Her answers revealed that 71 children were abused while in care during that year. Unbelievably, 30 of these children were actually abused by their CYFS approved caregiver; a further 41 were abused by a third party while in the protection of a CYFS approved caregiver.
These are shocking figures, and made worse by the fact that we only know about them because they were manually collated (over 7 weeks!) from individual CYFS sites. CYFS keeps no national data on the numbers of children and young people abused while in its care. They only reason we know how many were abused in 2010-11 is because the Minister asked for this manual review. The Ministry of Social Development has no big picture idea of how many children have been abused in CYFS care.
These revelations raise serious questions about both the CYFS carer vetting process and the support available to children in care in New Zealand. This is especially so given recent government signals that they may be intending to increase the number of children in state care as part of the Green/White Paper process for Vulnerable Children.
Children in care are some of our most vulnerable citizens and we need to ensure the proper supports are in place for what is almost always an extremely traumatic time in young people’s lives. Children and young people placed in care often report feeling isolated and disempowered. This vulnerability has the potential to make them targets for abuse.
Furthermore, their feeling of isolation could well lead to situations where abuse is not reported. For each of those 71 children, there may be more who did not report what had happened to them. Given what we know about the holes in the system this may well be the case.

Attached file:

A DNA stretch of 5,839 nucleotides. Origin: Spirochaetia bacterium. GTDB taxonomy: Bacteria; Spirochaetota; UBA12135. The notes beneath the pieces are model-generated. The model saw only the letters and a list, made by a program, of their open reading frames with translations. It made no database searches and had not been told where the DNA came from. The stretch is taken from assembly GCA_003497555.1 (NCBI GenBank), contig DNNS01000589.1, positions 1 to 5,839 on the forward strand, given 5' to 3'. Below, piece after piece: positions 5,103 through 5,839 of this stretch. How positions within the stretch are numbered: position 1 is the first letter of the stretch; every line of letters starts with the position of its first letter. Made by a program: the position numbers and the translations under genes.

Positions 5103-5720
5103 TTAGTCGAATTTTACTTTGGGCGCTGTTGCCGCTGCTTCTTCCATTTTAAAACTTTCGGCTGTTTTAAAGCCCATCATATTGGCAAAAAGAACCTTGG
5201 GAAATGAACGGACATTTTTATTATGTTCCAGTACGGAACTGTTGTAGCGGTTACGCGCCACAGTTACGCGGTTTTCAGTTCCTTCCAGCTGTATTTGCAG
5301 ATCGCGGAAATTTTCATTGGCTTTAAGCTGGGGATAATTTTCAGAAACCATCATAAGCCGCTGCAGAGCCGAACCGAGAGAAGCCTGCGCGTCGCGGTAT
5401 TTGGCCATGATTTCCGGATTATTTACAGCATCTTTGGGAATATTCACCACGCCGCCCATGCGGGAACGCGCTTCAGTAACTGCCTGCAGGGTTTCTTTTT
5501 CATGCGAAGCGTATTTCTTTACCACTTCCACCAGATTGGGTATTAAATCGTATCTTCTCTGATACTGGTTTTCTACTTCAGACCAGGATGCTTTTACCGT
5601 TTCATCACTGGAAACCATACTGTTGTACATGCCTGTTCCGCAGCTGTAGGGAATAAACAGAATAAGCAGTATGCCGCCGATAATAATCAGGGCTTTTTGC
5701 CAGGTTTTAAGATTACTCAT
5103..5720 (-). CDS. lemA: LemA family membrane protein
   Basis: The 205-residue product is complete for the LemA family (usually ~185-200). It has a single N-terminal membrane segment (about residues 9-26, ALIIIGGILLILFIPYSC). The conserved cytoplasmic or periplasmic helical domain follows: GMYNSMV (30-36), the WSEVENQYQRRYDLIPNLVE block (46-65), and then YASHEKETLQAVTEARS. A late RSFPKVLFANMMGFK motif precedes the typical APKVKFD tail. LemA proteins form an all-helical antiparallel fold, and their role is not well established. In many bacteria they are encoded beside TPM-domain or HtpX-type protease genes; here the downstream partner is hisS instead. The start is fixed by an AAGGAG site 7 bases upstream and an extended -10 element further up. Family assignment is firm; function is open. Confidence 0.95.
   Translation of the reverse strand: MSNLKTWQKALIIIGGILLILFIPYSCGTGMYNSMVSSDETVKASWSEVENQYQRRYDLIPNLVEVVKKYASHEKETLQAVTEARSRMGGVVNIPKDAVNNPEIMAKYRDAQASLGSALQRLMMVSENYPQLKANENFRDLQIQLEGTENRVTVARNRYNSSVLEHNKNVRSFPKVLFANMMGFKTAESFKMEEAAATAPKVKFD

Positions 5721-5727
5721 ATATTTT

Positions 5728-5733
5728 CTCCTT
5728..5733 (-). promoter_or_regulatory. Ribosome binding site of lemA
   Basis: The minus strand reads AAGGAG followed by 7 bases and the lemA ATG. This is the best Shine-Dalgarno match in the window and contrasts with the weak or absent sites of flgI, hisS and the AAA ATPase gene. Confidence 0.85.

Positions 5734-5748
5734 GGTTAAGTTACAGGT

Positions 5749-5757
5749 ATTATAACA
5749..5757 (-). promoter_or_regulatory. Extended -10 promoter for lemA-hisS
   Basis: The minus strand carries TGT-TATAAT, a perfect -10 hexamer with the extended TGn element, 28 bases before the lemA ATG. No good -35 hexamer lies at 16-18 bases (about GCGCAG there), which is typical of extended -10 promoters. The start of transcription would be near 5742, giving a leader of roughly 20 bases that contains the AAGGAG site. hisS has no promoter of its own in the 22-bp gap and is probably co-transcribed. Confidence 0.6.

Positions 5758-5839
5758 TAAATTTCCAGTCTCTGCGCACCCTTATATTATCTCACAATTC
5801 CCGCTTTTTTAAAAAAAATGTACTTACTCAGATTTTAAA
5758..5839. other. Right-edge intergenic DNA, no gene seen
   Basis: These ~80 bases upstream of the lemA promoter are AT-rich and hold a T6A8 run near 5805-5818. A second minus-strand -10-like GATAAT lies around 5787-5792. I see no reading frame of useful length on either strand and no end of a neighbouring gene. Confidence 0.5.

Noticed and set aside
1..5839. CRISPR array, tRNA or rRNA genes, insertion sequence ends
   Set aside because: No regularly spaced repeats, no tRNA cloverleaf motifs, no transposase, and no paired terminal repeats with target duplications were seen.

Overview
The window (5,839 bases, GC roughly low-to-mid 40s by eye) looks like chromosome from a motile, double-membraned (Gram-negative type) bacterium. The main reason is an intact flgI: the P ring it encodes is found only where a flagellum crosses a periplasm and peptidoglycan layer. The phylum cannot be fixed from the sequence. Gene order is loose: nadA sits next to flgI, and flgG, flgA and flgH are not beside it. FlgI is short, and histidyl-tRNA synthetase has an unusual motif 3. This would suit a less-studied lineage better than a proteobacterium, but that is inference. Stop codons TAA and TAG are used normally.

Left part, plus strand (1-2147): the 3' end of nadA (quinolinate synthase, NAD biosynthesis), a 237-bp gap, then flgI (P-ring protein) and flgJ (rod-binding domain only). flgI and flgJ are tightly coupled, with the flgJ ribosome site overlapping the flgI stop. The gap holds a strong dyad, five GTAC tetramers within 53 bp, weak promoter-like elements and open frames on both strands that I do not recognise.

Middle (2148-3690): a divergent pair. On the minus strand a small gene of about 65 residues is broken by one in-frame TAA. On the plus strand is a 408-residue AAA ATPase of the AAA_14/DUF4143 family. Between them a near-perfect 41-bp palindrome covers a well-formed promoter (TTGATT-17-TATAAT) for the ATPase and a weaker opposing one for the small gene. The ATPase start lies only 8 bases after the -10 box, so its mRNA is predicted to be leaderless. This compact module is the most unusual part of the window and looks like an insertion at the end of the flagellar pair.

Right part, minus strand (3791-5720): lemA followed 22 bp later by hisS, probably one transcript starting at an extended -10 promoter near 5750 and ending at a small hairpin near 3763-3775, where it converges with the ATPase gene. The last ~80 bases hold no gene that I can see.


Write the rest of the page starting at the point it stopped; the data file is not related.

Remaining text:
In this context then I was pleased to hear about a campaign being run by CARE café, who are trying to gather support for an independent network for children in care. A similar initiative has been run incredibly successfully in Australia by a group called CREATE.
The purpose of the proposed network simple – it provides a forum for children and young people in care to have their say about their experience of the care system. These kids are experts on the realities of the care system, their views should inform decisions about the system for its betterment.
The benefits of such a network are numerous; it connects children and young people in care to overcome those feelings of isolation through contact with others who have similar experience. It further provides opportunities for children in care to learn about how the care system works and their rights.
While the network is not directly focussed at preventing or encouraging reporting of abuse it is easy to see that it may well go some way to having such an impact. By empowering these young people and teaching them about their rights they may be less vulnerable targets of abusive behaviour. Furthermore by connecting these young people up to a network we open lines of communication and support which would hopefully allow a better picture of what goes on for kids in care and who is at risk.
Despite this proposed initiative being a fairly straightforward and inexpensive way to improve the lives of New Zealand’s most vulnerable children, the government has refused to support the network. Minister Bennett apparently told representatives of the campaign that the Ministry of Social Development was looking at implementing its own internal network.
It is however quite clear that such a network must be independent of MSD and care service providers – this is what CARE Café are campaigning for. An internal network would be a conflict of interest, particularly in light of the fact that CYFS has approved carers that have then gone on to abuse children in their care.